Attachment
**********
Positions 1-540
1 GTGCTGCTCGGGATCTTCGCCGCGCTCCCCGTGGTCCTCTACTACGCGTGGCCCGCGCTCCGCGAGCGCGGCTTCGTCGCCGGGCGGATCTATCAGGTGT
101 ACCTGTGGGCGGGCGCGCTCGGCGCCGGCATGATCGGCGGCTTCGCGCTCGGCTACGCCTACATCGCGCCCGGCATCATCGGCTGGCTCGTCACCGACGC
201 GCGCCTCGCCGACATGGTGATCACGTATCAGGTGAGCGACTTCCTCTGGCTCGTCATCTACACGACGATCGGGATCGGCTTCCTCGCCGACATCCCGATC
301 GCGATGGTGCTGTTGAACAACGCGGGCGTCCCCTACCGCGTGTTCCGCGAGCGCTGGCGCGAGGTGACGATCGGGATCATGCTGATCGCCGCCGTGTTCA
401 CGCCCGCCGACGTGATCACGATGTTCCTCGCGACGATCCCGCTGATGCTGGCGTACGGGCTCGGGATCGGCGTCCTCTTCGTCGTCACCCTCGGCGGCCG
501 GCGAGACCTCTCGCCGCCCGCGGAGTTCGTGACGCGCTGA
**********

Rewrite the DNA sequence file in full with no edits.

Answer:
Positions 1-540
1 GTGCTGCTCGGGATCTTCGCCGCGCTCCCCGTGGTCCTCTACTACGCGTGGCCCGCGCTCCGCGAGCGCGGCTTCGTCGCCGGGCGGATCTATCAGGTGT
101 ACCTGTGGGCGGGCGCGCTCGGCGCCGGCATGATCGGCGGCTTCGCGCTCGGCTACGCCTACATCGCGCCCGGCATCATCGGCTGGCTCGTCACCGACGC
201 GCGCCTCGCCGACATGGTGATCACGTATCAGGTGAGCGACTTCCTCTGGCTCGTCATCTACACGACGATCGGGATCGGCTTCCTCGCCGACATCCCGATC
301 GCGATGGTGCTGTTGAACAACGCGGGCGTCCCCTACCGCGTGTTCCGCGAGCGCTGGCGCGAGGTGACGATCGGGATCATGCTGATCGCCGCCGTGTTCA
401 CGCCCGCCGACGTGATCACGATGTTCCTCGCGACGATCCCGCTGATGCTGGCGTACGGGCTCGGGATCGGCGTCCTCTTCGTCGTCACCCTCGGCGGCCG
501 GCGAGACCTCTCGCCGCCCGCGGAGTTCGTGACGCGCTGA